There’s more to the lives of wild things than survival and death.
Gilbert White’s Natural History Of Selborne (1788) has been regarded since its publication as a landmark text in British nature-writing. Does it still cast a shadow? Do the nature writers of the past decade owe White a debt?
Is the creative process nothing but a lot of rot? Well, in a way, maybe it is.
Wildcat and pine marten roam the forests; hawthorn and rosebay willowherb choke the country pathways. Fox and falcon flourish, flocks of rooks darken the fields, and beaver build in the upland waterways.
The moorhen had tried again. My passing-by startled her out of her nest – a cup at the foot of a stand of fading yellow flag irises, not two metres from the lakeshore. Before I made an apologetic retreat, I took note of a single soft-spotted pale egg resting in the hollow. All being well, another five or six would follow.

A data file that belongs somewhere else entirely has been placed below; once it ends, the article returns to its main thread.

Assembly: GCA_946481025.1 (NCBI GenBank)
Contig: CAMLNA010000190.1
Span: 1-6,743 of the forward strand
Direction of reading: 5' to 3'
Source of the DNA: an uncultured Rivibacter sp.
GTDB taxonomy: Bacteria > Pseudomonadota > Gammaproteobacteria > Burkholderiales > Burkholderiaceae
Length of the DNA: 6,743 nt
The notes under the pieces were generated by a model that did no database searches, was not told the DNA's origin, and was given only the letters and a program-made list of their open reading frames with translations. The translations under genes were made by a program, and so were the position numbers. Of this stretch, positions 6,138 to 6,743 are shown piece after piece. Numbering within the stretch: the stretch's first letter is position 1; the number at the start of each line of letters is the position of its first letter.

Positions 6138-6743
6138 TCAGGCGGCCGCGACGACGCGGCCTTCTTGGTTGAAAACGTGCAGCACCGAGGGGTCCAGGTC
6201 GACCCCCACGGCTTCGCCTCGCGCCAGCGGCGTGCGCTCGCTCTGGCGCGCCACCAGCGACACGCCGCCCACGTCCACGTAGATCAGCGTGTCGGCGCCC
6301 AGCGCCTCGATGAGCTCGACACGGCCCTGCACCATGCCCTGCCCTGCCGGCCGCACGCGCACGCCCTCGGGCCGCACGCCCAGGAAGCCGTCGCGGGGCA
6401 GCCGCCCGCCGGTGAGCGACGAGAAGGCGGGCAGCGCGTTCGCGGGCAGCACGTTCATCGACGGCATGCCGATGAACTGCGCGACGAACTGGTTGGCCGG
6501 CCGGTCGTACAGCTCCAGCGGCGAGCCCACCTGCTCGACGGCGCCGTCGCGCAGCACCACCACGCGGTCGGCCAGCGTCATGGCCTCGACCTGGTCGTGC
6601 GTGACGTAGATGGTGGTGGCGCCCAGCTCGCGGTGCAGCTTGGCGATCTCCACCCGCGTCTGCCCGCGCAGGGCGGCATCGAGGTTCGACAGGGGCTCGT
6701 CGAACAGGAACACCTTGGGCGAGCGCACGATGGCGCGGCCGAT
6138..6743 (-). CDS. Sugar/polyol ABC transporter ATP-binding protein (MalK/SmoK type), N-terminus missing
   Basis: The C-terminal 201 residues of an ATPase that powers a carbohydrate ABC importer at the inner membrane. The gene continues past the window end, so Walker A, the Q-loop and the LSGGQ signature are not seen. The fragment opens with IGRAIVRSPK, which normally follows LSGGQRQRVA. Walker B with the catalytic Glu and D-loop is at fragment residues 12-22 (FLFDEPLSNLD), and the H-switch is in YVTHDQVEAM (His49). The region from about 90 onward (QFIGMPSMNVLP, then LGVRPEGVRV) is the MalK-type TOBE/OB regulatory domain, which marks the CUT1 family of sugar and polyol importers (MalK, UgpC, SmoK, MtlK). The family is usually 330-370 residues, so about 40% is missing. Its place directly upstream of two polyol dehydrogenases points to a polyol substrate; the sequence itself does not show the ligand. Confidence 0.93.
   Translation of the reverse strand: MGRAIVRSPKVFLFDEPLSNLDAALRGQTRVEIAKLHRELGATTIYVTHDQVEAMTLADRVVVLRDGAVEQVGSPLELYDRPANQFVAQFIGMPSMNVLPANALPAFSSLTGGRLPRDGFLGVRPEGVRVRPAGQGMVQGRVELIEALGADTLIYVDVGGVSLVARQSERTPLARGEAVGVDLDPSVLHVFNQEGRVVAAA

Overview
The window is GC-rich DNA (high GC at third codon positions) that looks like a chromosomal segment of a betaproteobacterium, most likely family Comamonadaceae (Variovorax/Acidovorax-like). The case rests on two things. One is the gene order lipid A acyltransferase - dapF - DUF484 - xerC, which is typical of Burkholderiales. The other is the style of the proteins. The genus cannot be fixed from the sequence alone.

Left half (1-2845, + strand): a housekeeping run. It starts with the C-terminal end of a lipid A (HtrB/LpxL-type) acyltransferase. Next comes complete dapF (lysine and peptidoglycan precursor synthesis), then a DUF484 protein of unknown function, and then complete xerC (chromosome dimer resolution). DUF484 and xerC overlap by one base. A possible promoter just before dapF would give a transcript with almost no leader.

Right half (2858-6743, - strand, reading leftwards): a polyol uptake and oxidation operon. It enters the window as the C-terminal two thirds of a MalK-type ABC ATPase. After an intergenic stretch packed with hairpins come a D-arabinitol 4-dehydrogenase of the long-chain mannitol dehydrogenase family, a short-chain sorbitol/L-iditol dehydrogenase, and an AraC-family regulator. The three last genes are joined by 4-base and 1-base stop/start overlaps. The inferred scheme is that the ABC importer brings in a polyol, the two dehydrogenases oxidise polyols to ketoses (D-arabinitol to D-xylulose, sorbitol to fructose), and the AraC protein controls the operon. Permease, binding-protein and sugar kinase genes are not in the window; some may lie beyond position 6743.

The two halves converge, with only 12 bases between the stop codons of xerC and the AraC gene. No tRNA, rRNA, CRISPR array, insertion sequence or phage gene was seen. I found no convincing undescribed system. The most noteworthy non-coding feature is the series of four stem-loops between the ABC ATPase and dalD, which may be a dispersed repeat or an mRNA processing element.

Sympathetic ear or religious recruiter – what’s a prison chaplain for?
It’s hard to imagine anyone less obviously in tune with the spirit of the scandalous Renaissance priest François Rabelais than William Heath Robinson.
A goalie’s decisions are based on a welter of variables: what’s the surface like, who’s the attacker, where are my defenders and – not least – is this going to hurt?